But the question then follows, “If we can, how can we? How is it possible for us to live holy lives in an unholy world? How can we be light shining in the darkness? How can we escape the corruption that is in the world?” to borrow biblical language.
Religion comes along, and religion recognizes some of this, and religion says, “Be a better person. Be a better person. Be a better person and you’ll make a better world.” As you heard from the guy who gave the speech at the royal wedding, “Fill the world with love. That’s the answer to everything; go love everybody.” It’s a nice sentiment, it’s just impossible. That’s a human work that can’t rise above a fallen human heart that by nature is filled with hate and selfishness and pride. It’s a nice sentiment, it’s just not possible.
But religion says, “Live a better life, be a better person, and God will accept you.” This religion, or any other religion, depends on a certain degree of human achievement, a certain degree of religious activity, and a certain degree of self-styled morality to sort of escape the morass of evil that engulfs us. The problem is false religion is false religion, and it can’t change the hearts of any of its people, either its leaders or its followers. And so they’re even finding it impossible to be the person that they think they need to be to please God.
Jesus unmasked that with the Pharisees, didn’t He? They thought they were white and pure before God, but Jesus said, “You’re whitewashed tombs. On the outside you’re painted white, on the inside you’re wretched with dead men’s bones.”
But religion, false religion, always offers the simple answer: “Be better people.” This is, of course, what defined New Testament Judaism. The Jews believed they needed to be better people, and that meant adhering to the law of God. Now they couldn’t be better people on the inside on their own, so they were sort of left with trying to please God based on the outside. Those things that were ceremonial duties like circumcision and adherence to certain rituals and ceremonies in Judaism, those are the things they could do on the outside; and by doing those things they believed that they were making themselves better people and God would accept them.
The problem is the hearts aren’t changed by any form of religious legalism, including Judaism. So in their hearts was nothing but the flesh, and out of their flesh came the same things: immorality, impurity, sensuality, idolatry, et cetera, et cetera, et cetera. And where all of that resided there were folks who had no part in the kingdom of God.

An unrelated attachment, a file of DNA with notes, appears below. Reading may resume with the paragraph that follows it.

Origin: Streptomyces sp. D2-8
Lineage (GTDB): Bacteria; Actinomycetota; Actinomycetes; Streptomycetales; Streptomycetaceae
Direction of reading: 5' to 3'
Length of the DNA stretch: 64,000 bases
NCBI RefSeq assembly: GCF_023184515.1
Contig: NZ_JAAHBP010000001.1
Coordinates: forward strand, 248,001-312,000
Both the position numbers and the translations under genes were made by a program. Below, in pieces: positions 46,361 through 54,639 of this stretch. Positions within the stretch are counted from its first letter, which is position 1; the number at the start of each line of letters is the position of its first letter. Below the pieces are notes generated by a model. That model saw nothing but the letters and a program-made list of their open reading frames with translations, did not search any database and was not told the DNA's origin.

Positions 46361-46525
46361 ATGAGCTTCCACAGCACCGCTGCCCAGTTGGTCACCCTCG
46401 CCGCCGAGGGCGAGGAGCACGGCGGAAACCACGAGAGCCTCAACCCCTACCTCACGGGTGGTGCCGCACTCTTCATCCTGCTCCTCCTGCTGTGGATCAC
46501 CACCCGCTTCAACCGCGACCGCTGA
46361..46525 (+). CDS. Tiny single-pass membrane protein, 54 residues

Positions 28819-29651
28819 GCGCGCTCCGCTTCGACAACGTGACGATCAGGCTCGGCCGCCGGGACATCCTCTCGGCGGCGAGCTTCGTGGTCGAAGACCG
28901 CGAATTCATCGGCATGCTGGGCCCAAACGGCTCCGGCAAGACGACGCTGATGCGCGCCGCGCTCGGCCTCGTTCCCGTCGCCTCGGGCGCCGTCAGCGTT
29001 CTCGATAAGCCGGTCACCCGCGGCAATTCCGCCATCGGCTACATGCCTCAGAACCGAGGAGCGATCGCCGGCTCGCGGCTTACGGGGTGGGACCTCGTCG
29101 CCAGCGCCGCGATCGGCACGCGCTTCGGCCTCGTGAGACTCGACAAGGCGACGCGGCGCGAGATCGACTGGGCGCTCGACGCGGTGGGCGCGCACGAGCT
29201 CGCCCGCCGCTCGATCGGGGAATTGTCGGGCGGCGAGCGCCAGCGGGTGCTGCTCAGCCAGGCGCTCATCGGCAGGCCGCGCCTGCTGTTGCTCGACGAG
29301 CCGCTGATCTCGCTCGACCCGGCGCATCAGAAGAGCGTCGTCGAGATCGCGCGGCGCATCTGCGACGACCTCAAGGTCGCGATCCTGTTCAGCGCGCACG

But these Jews were clinging to the law with a tenacity that didn’t let them let go. Some of these Jews had come to believe that Jesus was the Messiah, but they still couldn’t let go of the law. They couldn’t accept that salvation was by faith alone, they believed that it was by faith in Jesus plus keeping the ordinances, plus keeping the ceremonies, keeping the rituals, including circumcision and the other things prescribed in the Old Testament law of Moses.
These false teachers dogged the steps of the gospel preachers in the New Testament, particularly the apostle Paul. Paul went to a Gentile area like Galatia, preached the gospel to Gentiles and, of course, Jews as well, and he told them salvation, forgiveness of sin, eternal life, a place in the kingdom is by faith alone, not by works. They believed, they were forgiven, they were saved, they were given new life, they were born again, they were justified, they were in the process of being sanctified, and they were headed for eternal glory.
But along came these Jewish false teachers called Judaizers because they wanted to declare that no one could go from paganism to Christianity. You had to go from paganism to Judaism to Christianity. You couldn’t go from worshiping a rock or worshiping Caesar to worshiping God in Christ. You couldn’t go that way, you had to go through Judaism; and they were called Judaizers because they were saying the only salvation comes through going the way of the law. And what they meant by that is you must obey the law. It’s specifically circumcision, which was the symbol of adherence to external legal prescriptions, and the other externals.